This method is similar to Method Two but a liquid co-polymer is applied to a moving web of plastic material instead of a solvent to soften the surface. The material of Method Two must be of a thermoset type whereas for Method Three the surface material must be of the thermoplastic type. The laying on of the surface material is done immediately prior to the introduction to the lenticular roller which is of a chill roller design. The chill roller is fitted with a water flow capability through its center. This enables it to maintain a controlled temperature to solidify the surface material while it is in contact with the roller surface. The roller's machined negative lenticular grooves are the same size as the desired end result since there is no dimensional change in the solvent release method.
 One must be cautious in the selection of the materials used for both the web and surfacing materials since adhesion is required. This may be improved by a sizing or a surfacing process of the web material prior to the introduction of the surface material. Choice of materials here also has an impact on roller design since there may be differences in the indices of refraction of the materials. The thickness of the surface material can be adjusted by the pressure roller spacing.
 The thickness of the web material must be carefully controlled since few thermoset materials retain optical clarity at increased thickness. Thus, it may be required to use a thicker surface layer or the addition of a third filler layer between the web base and the surface material may be required. This can become a difficult to solve problem and preparation and planning phases may be prolonged.
 Method Four
 This method utilizes a plate similar to that of Method One with the significant difference that the material is not introduced at elevated temperatures but is a liquid that is poured onto the surface at room temperature. It can therefore be described as a casting method. The platen is designed for use at ambient temperature. Flatness is still of critical importance. The thickness of the cast lenticular sheet is determined by mechanical stops used to space the top follow-plate above the base platen. If an extraordinarily thick sheet is planned, it is possible to utilize a follow-sheet made of an optically clear material to which the cast material adheres upon curing.
 One problem with this method is the possible entrapment of air pockets within the casting. A procedure for introduction of the follow-plate plate must be developed to preclude air entrapment.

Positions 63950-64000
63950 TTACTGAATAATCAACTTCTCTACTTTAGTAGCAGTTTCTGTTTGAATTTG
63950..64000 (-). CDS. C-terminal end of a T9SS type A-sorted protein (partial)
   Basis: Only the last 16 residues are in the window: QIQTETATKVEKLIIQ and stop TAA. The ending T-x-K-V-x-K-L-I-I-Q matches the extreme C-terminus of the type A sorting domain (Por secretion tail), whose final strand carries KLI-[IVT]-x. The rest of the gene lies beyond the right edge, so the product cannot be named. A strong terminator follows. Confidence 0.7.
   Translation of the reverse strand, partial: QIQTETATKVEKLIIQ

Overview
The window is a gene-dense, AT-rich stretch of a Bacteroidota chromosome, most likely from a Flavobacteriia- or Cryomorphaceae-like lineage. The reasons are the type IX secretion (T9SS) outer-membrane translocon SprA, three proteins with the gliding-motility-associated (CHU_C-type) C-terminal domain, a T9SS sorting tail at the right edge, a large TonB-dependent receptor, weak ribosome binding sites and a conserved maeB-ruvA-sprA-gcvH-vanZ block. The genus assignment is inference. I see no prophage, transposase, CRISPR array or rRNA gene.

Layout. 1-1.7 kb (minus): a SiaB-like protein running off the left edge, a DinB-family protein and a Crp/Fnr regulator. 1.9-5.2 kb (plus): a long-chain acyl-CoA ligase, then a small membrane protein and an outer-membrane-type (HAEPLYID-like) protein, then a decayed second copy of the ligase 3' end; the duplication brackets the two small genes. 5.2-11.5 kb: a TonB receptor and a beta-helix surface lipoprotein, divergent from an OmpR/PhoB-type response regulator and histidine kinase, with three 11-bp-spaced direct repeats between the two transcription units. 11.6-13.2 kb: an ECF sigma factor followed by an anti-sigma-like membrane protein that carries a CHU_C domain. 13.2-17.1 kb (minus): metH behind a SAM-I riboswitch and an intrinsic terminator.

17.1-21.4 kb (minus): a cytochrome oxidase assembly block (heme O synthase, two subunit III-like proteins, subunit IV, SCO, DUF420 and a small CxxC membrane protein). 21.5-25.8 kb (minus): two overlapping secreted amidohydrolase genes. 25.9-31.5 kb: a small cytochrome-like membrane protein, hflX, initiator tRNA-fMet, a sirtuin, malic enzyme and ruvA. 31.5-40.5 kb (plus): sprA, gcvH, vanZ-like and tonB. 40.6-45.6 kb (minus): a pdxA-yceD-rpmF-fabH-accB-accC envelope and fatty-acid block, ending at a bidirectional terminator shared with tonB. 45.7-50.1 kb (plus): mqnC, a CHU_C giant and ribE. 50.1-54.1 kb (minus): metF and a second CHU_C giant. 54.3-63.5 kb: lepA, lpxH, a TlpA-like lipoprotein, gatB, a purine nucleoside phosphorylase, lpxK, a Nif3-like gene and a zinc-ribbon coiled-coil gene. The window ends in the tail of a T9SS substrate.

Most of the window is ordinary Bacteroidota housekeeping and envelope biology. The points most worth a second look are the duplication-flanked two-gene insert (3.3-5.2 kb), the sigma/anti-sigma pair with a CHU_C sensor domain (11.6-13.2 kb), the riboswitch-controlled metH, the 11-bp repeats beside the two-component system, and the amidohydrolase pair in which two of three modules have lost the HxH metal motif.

We have described four methods for manufacturing lenticular sheets and these methods have their advantages and disadvantages. Since it is our desire to have a lenticular surface that is dimensionally stable, the lenticules themselves must be coated on glass and not on plastic as is, generally speaking, the case for the methods described above.
 The present invention is a method for fabricating a lenticular screen. First, a platen is provided which has a flat surface and lenticular grooves machined into the flat surface. Then, an optically curable material, such as a ultraviolet-curable polymer, is placed onto the platen sufficiently to fill the lenticular grooves. An optically transparent base substrate is then placed on top of the optically curable material. Finally, the optically curable material is irradiated through the substrate using a lamp.
 Preferably, the platen includes shims or raised edges which extend above the flat surface and function to define the thickness of the lenticular sheet. Further, the platen is preferably made from a material which resists adhesion to the optically curable material, such as a fluoropolymer.
FIG. 1 shows a cross section of the materials used in the fabrication of lenticular sheets in accord with the disclosed invention.
FIG. 2 shows a cross section of a lenticular screen created by the manufacturing process described in this disclosure.
 The specific purpose of our disclosure is to describe the art of making a lenticular screen to be used in conjunction with a flat panel display. The lenticular screen we describe and the flat panel display are both made of glass. Accordingly the coefficient of thermal expansion of the lenticular screen and the flat panel display will be similar. Our experiments have shown that a lenticular sheet or screen made entirely of plastic will not have the required dimensional stability for a flat panel application. Over time, as temperature changes occur, there will be a loss of alignment between the lenticules and the display screen's image, or corresponding pixels. Therefore an entirely plastic lenticular screen, with thermal expansion characteristics different from glass, cannot be used in our application.
 It is best if a manufacturing technique can be devised which intrinsically coats the lenticules onto a glass substrate, and in this way achieve greater dimensional stability with temperature variations. By this means we can obviate the need to combine the plastic lenticules with the glass substrate as a separate step. Such a step involves additional cost and higher rejection rates for cosmetic defects that include entrapped air bubbles or particulate matter. We also seek a fabrication method that has extremely high precision with accurately reproduced lenticules that has a consistency within a sheet and from sheet to sheet with regard to pitch and optical quality.
 The inventive manufacturing technique is related to that described in Method Four above. However, there are some important differences and improvements in our art compared to prior art, as will now be enumerated.
 The initial cost to create the facility is low compared to the prior art methods given above. This includes the initial tooling, equipment, ongoing costs, and maintenance. In addition, for a high precision part, the piece part costs are low.
 Our method is fast, precise and requires a minimum of support equipment in a properly designed facility. Compared with the methods described as prior art, it will take up the least space.
 Our method lends itself to fast re-tooling for various pitches and focal lengths with a minimum of expense.
 There is no excessive use of solvents, high temperatures, high-pressure, or heavy tooling, and that is better for the employees' health and the environment.